HIPAA and the Cloud

“Theft and loss amount to 62% of reported data breaches.”

Are you afraid of some sinister hacker lurking in cyberspace ready to pounce on your dental office data? Are you at risk of a dental data breach?

If you experience a significant (500 or more records) data breach, you are subject to onerous and expensive HIPAA rules of notification—and even possible fines. A data breach is a real and potentially serious problem for dental offices.

However, very few reported medical dental data breaches are the result of hackers. According to the Health and Human Services website, the biggest type of breach—by far, at about 50 percent—is theft. Not theft of data, but theft of a computer. Burglars break into the office and steal a computer or someone takes a backup from the backseat of a car. Twelve percent of data breaches are loss. Again—not lost data—lost hardware, a misplaced laptop or thumb drive. Theft and loss amount to 62 percent of reported data breaches.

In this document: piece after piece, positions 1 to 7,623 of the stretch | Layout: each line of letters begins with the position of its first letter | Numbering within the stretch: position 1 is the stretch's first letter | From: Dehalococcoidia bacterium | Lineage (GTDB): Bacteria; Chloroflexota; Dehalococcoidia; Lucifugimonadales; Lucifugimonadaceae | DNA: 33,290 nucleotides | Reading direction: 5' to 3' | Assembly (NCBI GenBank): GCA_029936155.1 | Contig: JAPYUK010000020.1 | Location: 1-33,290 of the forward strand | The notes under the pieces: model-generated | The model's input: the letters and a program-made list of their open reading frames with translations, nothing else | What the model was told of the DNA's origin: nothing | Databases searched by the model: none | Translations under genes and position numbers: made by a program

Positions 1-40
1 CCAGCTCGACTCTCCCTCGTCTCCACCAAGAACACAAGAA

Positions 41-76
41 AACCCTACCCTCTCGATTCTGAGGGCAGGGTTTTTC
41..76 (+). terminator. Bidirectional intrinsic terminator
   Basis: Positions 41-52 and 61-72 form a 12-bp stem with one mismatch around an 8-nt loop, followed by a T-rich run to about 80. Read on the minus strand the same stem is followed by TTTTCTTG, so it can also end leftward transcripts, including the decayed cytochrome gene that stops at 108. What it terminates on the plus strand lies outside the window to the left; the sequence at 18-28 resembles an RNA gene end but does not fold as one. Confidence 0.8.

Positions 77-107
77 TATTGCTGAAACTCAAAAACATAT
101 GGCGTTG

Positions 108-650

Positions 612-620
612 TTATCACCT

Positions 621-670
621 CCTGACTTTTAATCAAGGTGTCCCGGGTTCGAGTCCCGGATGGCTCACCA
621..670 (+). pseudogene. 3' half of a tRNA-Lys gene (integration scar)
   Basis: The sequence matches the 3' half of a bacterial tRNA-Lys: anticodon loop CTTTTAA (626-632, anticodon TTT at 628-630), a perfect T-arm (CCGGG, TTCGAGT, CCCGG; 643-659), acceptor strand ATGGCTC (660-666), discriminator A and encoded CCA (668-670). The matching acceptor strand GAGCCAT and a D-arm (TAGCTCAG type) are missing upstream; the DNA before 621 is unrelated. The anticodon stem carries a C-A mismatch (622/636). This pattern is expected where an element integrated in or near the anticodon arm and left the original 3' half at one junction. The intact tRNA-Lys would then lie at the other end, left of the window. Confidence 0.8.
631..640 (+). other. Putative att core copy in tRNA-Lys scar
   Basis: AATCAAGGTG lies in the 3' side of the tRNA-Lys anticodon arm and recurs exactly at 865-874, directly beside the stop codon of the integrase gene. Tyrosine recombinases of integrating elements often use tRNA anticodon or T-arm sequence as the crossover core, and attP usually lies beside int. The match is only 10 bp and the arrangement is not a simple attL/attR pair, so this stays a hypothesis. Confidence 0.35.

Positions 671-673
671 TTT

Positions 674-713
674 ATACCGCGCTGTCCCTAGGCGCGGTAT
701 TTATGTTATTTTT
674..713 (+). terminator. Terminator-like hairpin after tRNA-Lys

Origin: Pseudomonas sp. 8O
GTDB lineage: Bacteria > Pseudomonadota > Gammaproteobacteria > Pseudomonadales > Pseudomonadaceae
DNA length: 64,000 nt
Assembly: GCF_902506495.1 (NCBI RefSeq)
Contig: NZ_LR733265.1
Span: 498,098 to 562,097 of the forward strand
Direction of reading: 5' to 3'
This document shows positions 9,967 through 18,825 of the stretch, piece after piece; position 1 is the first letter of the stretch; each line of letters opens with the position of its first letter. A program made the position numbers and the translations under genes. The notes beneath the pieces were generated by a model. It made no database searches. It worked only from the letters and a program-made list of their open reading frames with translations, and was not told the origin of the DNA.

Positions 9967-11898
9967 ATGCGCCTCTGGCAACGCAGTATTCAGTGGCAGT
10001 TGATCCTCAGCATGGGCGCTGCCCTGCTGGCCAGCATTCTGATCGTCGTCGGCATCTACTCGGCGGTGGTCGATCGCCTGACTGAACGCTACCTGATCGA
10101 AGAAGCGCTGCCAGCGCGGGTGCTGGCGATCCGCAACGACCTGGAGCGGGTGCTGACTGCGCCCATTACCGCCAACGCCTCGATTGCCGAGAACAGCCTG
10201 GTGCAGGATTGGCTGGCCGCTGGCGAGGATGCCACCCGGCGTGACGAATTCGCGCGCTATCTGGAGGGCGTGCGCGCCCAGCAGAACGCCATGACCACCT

Actual hackers account for only 8 percent of medical dental data breaches. That means 92 percent are not hackers.

The best way to prevent a data breach from hardware theft is to simply have no data stored on your computers. If a thief steals a server, it does not matter and it is not a reportable breach because there is no data on the stolen machine. Instead of having a local system with data stored on the computer under the front desk, the system and the data are in the cloud.

One of the great benefits of a cloud-based practice management system is security. All your data is taken offsite and backed up immediately. It is stored in state of the art data centers with multiple layers of security far beyond anything a dental office could possibly employ.

There is a popular misconception that the cloud is risky. We read spectacular stories on a regular basis of major online systems like Target or Anthem being hacked. These hacks are serious issues but do not reflect reality when it comes to medical dental offices. Simply taking your data off the local server and putting it in the cloud will protect you from 62 percent of potential data breaches.

Larry Emmott, D.D.S. Contributor


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